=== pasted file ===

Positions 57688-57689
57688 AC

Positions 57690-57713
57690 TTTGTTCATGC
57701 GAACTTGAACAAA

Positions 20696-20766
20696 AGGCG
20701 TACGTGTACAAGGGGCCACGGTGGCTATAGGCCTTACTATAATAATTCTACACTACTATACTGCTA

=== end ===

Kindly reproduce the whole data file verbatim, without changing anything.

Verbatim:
Positions 57688-57689
57688 AC

Positions 57690-57713
57690 TTTGTTCATGC
57701 GAACTTGAACAAA

Positions 20696-20766
20696 AGGCG
20701 TACGTGTACAAGGGGCCACGGTGGCTATAGGCCTTACTATAATAATTCTACACTACTATACTGCTA